The teaching environment in Hong Kong was not as bad as some made it out to be and was not the reason for his resignation, he said. “After all, I was just a science teacher, not teaching politically sensitive subjects like liberal studies and I was not required to do something I did not want to,” he said.

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He said he was drawn to life in the UK, and the lower cost of living and more spacious homes there made up for the lower salary he earned now. “I knew that if I stayed a few more years, I would definitely be unwilling to leave as my savings in the provident fund would be really attractive,” he said.

For education workers union chief Wong, the loss of so many experienced teachers over the past two years has left a gap in schools that will be hard to plug. He said schools had failed to train enough middle management professionals and now faced the problem of finding suitable people to fill vacancies.

While schools would feel the loss of teachers during the current academic year, he said he expected the number of resignations to slow down in 2022-23. “Those who wanted to leave have already quit,” he said.

At the same time, the resignations have created opportunities for existing staff to be promoted, contract staff to switch to permanent positions and for aspiring teachers to get hired.

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In these ways, he added, the exodus was “not a bad thing”, and he urged the Education Bureau to provide more middle management training for less experienced teachers.

Meanwhile, the spate of recent resignations has led to high demand for fresh graduates from the city’s tertiary teacher-training programmes.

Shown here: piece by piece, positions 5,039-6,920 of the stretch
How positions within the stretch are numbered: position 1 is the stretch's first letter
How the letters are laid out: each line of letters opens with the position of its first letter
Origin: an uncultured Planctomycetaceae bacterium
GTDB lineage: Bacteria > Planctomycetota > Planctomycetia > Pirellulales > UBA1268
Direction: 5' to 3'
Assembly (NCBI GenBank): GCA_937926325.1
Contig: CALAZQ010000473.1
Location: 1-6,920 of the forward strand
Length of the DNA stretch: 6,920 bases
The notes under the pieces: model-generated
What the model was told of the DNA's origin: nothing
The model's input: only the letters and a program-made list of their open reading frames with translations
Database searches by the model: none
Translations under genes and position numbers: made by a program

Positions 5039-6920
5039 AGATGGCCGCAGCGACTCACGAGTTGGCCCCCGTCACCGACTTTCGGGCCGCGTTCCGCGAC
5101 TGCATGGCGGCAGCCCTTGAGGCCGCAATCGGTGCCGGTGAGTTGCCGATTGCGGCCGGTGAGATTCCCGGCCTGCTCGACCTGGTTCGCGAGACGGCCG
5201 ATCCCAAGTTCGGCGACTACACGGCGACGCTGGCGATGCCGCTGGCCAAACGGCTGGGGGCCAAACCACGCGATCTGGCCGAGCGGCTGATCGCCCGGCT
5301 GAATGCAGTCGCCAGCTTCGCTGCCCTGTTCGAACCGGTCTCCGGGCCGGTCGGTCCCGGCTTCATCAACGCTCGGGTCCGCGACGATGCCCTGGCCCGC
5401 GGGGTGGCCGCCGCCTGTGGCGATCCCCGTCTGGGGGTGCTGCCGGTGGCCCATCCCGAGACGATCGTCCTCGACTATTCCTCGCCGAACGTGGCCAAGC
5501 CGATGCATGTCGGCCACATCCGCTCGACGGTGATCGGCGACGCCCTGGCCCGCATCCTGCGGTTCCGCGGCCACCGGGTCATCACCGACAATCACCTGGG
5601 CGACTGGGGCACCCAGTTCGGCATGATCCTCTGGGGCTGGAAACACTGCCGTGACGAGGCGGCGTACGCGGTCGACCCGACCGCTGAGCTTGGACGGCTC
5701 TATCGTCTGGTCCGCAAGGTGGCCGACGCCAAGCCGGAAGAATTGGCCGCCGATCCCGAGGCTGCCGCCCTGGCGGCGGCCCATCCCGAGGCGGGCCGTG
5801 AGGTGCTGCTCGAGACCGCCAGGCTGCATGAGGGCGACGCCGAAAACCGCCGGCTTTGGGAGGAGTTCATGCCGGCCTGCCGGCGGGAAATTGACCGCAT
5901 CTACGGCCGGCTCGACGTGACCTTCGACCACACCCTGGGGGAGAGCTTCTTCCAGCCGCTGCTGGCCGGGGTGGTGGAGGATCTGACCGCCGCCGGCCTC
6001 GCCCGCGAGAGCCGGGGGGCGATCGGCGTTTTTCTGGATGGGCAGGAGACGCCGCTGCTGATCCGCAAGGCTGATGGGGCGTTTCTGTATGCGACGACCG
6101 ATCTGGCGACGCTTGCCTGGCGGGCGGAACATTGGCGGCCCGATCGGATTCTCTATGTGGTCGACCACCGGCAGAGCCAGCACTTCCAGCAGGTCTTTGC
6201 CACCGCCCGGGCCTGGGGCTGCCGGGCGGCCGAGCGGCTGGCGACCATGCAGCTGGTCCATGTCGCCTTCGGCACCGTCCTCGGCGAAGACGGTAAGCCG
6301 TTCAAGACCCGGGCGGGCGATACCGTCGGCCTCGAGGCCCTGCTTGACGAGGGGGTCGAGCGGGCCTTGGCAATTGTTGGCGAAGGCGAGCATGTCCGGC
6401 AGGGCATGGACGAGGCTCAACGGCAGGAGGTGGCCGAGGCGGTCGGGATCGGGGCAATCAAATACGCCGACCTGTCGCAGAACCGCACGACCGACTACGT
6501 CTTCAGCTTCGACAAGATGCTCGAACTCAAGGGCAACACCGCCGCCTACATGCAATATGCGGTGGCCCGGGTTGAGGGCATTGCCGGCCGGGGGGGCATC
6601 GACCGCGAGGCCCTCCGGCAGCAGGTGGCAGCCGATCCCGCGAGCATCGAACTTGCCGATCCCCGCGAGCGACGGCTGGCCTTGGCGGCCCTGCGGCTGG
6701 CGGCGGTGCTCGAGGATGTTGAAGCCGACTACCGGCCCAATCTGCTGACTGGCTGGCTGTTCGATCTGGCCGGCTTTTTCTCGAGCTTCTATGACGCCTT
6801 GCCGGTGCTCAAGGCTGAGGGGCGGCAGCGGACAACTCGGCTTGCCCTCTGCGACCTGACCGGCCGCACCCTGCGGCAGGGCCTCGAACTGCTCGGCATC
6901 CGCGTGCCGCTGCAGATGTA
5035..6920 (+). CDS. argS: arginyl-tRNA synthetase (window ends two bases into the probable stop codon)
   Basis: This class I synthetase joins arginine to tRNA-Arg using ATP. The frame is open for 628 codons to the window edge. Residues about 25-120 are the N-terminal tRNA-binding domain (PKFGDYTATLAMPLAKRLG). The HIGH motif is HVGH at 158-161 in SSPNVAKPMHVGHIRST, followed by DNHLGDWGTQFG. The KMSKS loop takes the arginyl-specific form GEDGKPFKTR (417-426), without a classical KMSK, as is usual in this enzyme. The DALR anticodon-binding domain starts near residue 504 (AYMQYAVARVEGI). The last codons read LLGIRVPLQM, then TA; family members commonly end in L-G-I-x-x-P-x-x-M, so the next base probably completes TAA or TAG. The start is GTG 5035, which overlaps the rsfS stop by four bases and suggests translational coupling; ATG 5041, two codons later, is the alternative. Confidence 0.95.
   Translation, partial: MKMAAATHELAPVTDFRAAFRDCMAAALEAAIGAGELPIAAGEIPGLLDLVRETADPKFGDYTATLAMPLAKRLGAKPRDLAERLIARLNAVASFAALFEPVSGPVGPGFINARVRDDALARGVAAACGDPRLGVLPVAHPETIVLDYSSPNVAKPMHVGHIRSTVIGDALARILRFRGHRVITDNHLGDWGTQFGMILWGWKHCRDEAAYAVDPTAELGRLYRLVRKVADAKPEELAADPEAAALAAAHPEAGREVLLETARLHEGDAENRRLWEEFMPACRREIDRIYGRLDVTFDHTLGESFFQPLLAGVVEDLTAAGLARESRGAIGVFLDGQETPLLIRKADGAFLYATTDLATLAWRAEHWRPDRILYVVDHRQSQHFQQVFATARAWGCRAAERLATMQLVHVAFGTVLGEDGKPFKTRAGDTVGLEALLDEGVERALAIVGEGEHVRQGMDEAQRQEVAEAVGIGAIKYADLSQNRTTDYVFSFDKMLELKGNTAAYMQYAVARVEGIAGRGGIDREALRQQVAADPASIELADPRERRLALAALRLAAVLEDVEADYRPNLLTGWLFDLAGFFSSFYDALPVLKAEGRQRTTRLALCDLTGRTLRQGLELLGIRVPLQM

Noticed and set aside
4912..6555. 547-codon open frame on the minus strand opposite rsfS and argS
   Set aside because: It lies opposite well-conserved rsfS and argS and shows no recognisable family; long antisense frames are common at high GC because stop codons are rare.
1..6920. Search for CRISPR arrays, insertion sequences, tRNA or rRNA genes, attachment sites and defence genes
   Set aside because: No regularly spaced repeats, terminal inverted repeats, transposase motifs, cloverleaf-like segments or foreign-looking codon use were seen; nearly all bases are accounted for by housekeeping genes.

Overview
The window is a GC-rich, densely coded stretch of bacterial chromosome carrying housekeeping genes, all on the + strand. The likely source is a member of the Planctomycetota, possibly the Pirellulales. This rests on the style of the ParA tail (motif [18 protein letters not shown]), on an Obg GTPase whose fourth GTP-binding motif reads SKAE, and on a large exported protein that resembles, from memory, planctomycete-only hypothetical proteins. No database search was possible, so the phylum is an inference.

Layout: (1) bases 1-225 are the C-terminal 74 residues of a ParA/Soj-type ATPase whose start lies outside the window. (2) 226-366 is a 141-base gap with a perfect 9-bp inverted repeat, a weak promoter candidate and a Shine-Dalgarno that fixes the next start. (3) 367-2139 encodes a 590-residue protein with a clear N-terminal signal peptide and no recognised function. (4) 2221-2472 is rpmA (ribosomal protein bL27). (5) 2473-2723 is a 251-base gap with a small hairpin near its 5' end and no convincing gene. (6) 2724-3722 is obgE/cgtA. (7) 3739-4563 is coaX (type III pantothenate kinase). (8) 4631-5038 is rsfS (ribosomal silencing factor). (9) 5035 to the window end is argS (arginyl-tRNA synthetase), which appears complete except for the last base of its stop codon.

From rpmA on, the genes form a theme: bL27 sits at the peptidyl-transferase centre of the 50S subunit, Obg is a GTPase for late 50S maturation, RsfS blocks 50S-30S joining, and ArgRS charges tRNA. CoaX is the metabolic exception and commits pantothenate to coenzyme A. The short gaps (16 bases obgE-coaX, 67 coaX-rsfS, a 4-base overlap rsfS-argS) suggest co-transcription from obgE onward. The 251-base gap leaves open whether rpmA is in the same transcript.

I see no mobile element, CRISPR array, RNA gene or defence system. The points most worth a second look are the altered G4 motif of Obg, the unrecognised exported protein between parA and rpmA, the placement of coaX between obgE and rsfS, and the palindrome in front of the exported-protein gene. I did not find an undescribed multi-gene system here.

Angie Yeon Yuk-mei, director of student affairs at Education University, the city’s largest teacher-training centre, told the Post that schools had become more aggressive in recruiting new graduates.

“According to our university’s employment survey, more than 70 per cent of respondents who majored in education successfully found a teaching post before graduation, which is higher than 2019’s 30 per cent and 2020s 50 per cent,” she said in a written reply.

Schools are rushing to recruit fresh teachers to make up for departing educators. Photo: Winson Wong

The survey also showed that the starting pay for new teachers was HK$31,300 to HK$32,700. Hong Kong still has 70,000 teachers in kindergartens, primary and secondary schools.

But Amy*, a secondary school Chinese teacher for 15 years in her mid-40s, said it was distressing to see so many good and dedicated educators, including some colleagues, leaving.

“It has led to teachers who have no heart in teaching and who are not well-qualified being promoted to fill vacancies for senior positions,” she said. “It is disastrous that they now have power.”

Describing how the workplace atmosphere had changed, she said teachers now “shut up” when it came to political current affairs, as nobody wanted to get into trouble. She said she hoped officials would not interfere in school affairs to push their political agenda, or the morale among teachers would deteriorate further.

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“I really do not understand why teachers now have to pass a Basic Law test when they transfer to other schools,” she said, referring to a new test on Hong Kong’s mini-constitution that fresh graduates and teachers changing institutions must sit to “safeguard the well-being of students”.

Amy said the political changes in Hong Kong meant the working environment had become more challenging for everyone, from social workers to those in business, not only teachers.

But she had no plans to quit teaching, as she remained passionate about doing her best for her students and her conscience was clear.

“I have nowhere to go, and I am single with no kids,” she said. “Besides, my finances are not adequate for me to emigrate.”

* Names changed at interviewees’ request.